After protracted negotiations with him over the fee and time commitment he was prepared to give, the council finally appointed Heatherwick in 1997 for a shrunk ‘blue carpet’ version to sit in the middle of the larger space.
OVER TIME & OVER BUDGET
Initial attempts at making concrete paving with embedded blue glass chips failed so time and money had to be spent to create a material to match suit his proposal, and while the drawings show a simple folded bench in reality the shape created huge engineering problems.
So it became clear early on that £300k would not cut it, even for the substantially reduced-in-size design. An extra emergency £500k was applied for from the Arts Council in order to meet urgent end-of-year deadline for the initial European £300k funds, though it wasn’t until 1999 that an actual project cost could be reached after all the engineering problems had been analysed.
This new build cost was £1.2m, some 4x the initial project brief and £400k more than the funds available. There were two options, either to take the shortfall from the council budget at the expense of other spending or to put the project on hold while more external money could be raised. The second option was chosen and the National Lottery Arts Fund bailed Heatherwick out.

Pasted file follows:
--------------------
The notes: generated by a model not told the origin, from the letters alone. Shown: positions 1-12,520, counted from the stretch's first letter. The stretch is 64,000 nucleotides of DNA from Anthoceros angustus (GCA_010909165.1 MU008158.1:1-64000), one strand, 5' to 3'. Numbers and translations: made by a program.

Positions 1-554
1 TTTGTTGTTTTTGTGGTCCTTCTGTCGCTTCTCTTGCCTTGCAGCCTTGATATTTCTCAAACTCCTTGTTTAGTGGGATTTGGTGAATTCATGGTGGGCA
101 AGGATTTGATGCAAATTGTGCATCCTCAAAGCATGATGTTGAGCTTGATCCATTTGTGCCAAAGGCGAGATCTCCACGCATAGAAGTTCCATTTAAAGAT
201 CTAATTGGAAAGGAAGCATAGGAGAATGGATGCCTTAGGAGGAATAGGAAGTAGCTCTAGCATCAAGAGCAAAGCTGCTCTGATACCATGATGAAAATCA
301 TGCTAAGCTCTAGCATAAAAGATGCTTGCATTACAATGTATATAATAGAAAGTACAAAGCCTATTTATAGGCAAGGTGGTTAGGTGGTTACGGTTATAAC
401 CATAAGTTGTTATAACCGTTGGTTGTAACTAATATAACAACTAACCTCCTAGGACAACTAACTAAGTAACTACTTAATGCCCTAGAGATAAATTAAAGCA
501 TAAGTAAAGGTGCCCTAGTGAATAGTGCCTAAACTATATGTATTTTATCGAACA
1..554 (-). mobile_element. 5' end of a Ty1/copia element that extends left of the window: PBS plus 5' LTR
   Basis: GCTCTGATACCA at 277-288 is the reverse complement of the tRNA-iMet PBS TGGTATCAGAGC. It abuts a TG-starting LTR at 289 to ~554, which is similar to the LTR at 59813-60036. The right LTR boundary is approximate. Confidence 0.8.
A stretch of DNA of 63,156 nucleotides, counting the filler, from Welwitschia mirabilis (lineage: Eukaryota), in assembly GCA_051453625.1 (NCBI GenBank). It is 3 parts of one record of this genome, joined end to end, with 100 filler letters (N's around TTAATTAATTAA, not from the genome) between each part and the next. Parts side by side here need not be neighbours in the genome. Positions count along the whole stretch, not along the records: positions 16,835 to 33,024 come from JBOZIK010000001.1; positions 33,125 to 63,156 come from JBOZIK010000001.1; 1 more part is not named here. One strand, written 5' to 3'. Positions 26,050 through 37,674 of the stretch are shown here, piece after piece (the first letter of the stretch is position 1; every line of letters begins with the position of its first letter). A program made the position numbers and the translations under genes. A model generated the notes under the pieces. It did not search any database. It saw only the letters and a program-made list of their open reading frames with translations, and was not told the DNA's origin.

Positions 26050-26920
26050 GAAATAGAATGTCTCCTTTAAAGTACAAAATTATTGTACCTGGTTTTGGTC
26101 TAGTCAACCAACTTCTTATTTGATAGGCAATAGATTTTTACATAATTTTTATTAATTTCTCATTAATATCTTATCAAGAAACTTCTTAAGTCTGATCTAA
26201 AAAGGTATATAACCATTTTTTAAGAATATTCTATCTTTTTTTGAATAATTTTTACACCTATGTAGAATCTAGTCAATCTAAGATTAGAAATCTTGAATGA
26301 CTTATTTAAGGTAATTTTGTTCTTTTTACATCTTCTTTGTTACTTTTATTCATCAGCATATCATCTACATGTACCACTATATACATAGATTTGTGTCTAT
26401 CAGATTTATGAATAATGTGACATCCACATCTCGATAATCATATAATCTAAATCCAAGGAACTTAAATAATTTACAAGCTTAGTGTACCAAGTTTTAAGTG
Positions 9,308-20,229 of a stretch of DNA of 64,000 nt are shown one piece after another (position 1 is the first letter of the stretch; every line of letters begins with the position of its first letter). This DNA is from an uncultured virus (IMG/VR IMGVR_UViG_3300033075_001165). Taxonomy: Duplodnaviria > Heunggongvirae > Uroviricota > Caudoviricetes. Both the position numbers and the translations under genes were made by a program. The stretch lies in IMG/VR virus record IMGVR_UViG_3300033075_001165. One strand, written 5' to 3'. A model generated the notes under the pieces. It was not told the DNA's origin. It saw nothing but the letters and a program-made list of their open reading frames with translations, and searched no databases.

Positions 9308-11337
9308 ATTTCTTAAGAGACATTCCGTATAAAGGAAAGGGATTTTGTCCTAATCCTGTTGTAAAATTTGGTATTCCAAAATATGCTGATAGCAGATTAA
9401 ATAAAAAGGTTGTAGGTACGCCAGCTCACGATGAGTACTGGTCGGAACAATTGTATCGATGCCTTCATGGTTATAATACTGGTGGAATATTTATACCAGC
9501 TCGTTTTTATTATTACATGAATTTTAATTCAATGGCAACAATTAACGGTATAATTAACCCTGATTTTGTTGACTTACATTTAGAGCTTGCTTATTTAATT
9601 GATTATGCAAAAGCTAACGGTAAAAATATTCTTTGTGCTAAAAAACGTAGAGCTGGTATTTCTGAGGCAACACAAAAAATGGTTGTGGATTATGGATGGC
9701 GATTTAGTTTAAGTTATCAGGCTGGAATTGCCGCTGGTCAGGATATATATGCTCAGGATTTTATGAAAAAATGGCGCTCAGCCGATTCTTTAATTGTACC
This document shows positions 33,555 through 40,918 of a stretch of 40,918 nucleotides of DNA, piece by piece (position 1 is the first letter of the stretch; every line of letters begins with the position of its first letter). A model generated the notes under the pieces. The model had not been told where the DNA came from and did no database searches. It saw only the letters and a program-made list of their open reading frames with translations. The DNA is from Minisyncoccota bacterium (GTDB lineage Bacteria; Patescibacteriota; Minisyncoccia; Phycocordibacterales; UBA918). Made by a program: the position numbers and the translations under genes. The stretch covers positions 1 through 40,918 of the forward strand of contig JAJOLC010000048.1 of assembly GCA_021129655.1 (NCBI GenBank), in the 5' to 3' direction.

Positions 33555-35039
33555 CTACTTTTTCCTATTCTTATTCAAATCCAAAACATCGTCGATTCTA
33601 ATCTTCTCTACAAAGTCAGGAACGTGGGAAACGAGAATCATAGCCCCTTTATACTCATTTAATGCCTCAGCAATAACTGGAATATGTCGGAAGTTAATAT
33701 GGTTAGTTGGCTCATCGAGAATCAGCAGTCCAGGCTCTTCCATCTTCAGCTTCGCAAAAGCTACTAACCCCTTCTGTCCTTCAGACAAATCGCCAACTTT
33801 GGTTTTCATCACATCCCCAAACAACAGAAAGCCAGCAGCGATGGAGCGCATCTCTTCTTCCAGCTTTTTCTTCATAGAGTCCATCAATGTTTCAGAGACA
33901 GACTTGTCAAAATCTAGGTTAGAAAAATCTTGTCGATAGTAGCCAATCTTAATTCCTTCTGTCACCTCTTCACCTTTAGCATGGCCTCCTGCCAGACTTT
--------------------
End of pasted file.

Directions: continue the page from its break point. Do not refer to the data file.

The project had been intended to open for the Millenium festivities but delays during construction due to technical difficulties from the design led to it not completing until 2002. The final cost was later found to be £1.65m – 5.5x the initial brief and nearly 1.4x the revised agreed cost.
FAILURE & MAINTENANCE
However, almost immediately after opening the specially made blue paving, incorporating recycled blue glass, started cracking and fading which was of no surprise to paving expert Prof. John Knapton who had predicted as much during the construction process.